As explained by the World Intellectual Property Organization, trade secrets are less clearly defined than the other forms of intellectual properties. They are also not subject to any particular time limit or formal registration process, but they are nonetheless very important and the leaking of these secrets may expose companies to serious financial or brand damage.

Patent basics

With California being a hotbed of innovation, it is not unusual for an individual or a business to consider filing for a patent. However, before rushing in to do this, it is important that people full understand what a patent can and cannot do and also that they approach the patent filing process in an appropriate and timely fashion. 

As explained by the Houston Chronicle, there can be both advantages and disadvantages to filing for or securing a patent. Many people think that by having a patent, they have a clear path to market domination and fruitful profits, but it is not quite that simple. While a patent can prevent someone from manufacturing or selling an identical item, there is a limit on the length of time for which that ban is in place.

Tire company wins trademark suit against bar

Companies in California know how important their trademarked names can be. In the modern world fueled by consumer preference and social media, brand identity can be one of the biggest assets a business has. It is for this reason that entities so heavily pursue intellection property protections. One recent case would at first glance appear to not have posed a problem but upon further investigation, the potential conflict was revealed.

As reported by the Sacramento Business Journal, Firestone is a long-time name brand of tires. The company who owns the trademark is Bridgestone Corporation, based in Tennessee. In Sacramento, Firestone has also been known as a popular bar and pub. Tires and bars do not necessarily seem to be in a similar marketplace so some might wonder why Bridgestone Corporation pursued trademark infringement action against the bar.

How do I perform a trademark search?

Many California companies routinely develop new offerings and want to ensure they can properly protect their assets related to these offerings. If you have developed a new product or service and want to trademark a name to go along with that, you will make an application to the United States Patent and Trademark Office. However, prior to submitting such an application, it is recommended that you conduct a thorough search of existing trademarks. This may help you avoid requesting a trademark that is already granted to someone else or otherwise having your application rejected.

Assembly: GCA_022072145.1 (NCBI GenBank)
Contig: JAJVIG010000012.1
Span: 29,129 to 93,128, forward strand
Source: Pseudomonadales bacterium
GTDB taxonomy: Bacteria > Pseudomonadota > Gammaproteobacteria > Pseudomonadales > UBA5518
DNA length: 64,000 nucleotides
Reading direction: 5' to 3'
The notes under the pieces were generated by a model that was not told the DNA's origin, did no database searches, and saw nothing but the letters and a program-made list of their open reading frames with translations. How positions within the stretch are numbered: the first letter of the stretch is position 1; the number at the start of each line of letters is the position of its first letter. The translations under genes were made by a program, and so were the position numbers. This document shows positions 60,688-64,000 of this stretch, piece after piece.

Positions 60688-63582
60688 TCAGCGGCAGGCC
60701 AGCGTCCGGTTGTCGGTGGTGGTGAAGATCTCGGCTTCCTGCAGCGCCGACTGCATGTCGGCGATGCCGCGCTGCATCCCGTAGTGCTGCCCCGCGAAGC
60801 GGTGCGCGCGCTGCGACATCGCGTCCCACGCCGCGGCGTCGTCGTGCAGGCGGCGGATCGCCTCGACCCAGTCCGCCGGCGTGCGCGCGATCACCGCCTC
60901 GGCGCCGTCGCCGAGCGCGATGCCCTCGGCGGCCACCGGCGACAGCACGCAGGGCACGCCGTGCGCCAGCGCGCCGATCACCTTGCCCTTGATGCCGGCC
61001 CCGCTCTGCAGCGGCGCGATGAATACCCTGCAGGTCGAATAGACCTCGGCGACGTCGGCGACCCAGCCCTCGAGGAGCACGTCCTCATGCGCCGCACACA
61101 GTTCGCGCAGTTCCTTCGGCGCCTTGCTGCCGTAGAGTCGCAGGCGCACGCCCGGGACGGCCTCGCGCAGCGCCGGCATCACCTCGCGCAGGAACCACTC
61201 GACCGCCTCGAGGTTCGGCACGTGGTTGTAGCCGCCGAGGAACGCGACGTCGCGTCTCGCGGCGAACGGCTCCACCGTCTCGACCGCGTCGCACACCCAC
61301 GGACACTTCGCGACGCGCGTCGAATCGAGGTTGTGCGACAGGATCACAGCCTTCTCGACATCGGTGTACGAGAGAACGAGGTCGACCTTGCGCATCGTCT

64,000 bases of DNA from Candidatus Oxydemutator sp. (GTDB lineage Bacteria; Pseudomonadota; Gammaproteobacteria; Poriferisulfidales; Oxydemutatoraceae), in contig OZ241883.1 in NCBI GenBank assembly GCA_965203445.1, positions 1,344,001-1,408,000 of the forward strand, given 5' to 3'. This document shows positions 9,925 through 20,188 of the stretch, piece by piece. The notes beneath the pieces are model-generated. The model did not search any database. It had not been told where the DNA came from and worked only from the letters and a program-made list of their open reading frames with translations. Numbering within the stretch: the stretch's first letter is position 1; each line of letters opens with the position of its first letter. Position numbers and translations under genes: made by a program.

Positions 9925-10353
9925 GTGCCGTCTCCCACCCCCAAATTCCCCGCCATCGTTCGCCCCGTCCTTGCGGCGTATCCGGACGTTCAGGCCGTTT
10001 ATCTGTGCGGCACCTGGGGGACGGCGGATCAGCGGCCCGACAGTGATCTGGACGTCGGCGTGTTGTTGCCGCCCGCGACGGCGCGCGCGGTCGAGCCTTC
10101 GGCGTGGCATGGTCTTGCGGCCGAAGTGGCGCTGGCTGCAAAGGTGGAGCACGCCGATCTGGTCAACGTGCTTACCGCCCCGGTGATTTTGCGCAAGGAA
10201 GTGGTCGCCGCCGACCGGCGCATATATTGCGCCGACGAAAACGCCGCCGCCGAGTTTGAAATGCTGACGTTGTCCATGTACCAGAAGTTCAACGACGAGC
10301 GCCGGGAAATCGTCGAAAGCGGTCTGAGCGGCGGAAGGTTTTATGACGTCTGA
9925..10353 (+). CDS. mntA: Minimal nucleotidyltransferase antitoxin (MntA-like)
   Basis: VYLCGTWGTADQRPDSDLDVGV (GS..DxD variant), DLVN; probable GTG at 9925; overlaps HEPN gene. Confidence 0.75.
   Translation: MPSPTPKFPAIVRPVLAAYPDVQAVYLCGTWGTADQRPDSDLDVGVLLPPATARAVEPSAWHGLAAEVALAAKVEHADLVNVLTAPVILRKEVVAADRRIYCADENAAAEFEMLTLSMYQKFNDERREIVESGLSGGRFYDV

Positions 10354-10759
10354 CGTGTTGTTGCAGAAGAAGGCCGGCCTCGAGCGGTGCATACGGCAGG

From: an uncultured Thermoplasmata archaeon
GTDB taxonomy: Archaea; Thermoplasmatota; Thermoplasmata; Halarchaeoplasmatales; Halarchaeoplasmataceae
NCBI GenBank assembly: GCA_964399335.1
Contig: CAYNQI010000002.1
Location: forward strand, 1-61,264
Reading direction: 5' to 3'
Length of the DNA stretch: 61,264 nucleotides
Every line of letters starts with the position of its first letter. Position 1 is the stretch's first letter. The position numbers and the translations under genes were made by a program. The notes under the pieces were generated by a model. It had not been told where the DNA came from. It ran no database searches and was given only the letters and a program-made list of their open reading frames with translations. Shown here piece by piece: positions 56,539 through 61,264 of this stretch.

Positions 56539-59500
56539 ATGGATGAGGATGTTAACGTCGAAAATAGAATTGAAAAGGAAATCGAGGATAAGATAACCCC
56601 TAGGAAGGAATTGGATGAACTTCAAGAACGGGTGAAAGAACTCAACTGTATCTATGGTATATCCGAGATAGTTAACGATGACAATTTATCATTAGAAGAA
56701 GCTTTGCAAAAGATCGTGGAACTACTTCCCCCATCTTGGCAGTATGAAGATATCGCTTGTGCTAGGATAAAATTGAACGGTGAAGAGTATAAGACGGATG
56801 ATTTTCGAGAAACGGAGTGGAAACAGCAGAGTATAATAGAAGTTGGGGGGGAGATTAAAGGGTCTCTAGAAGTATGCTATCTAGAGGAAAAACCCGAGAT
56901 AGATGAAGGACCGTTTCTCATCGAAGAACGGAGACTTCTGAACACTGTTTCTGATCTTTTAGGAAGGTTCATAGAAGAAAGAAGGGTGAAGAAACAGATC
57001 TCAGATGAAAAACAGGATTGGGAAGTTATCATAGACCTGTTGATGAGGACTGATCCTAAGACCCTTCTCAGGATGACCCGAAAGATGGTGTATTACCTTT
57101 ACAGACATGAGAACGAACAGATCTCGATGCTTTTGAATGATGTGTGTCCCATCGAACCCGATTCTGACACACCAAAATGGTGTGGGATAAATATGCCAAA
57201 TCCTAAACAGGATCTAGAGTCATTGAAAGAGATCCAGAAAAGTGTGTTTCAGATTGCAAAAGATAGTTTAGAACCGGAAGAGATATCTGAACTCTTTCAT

Such a search is conducted through the USPTO's Trademark Electronic Search System, or TESS. When embarking on this type of search, you should not only search for the one name that you have identified as your preferred name but others as well. One reason for including other names is so you can research alternatives if your first choice is not available. Another reason is so you learn about any other existing trademarks that may be similar to yours so you can ideally avoid potential conflicts if you learn that another trademark exists in your industry that is very close to the one you want.

Disney alleged of copyright infringement

Quite often, residents in California are likely to be most used to hearing about large corporations taking strong steps to protect their intellectual property. These giants may at times be seen as squashing down on smaller players, even individuals, in an effort to maintain their brand integrity and prevent unlawful infringements of the uses of their original works. Interestingly, today it is one of the big companies that is a defendant in such a lawsuit.

As explained by The Hollywood Reporter, mogul Disney and ABC, which is owned by Disney, have been named in a lawsuit that accuses them of copyright infringement. At the heart of the matter are clips used by Disney in the making of a documentary about the late entertainer, Michael Jackson. The film includes snips from the singer's music videos and a concert film.

Contact Our Law Firm - Request An Initial Consultation

Bold labels are required.

Contact Information

The use of the Internet or this form for communication with the firm or any individual member of the firm does not establish an attorney-client relationship. Confidential or time-sensitive information should not be sent through this form.


Privacy Policy

Get In Touch With Us

Millstone, Peterson & Watts, LLP
2267 Lava Ridge Court, Suite 210
Roseville, CA 95661

Phone: 916-749-1431
Fax: 916-780-8775
Roseville Law Office Map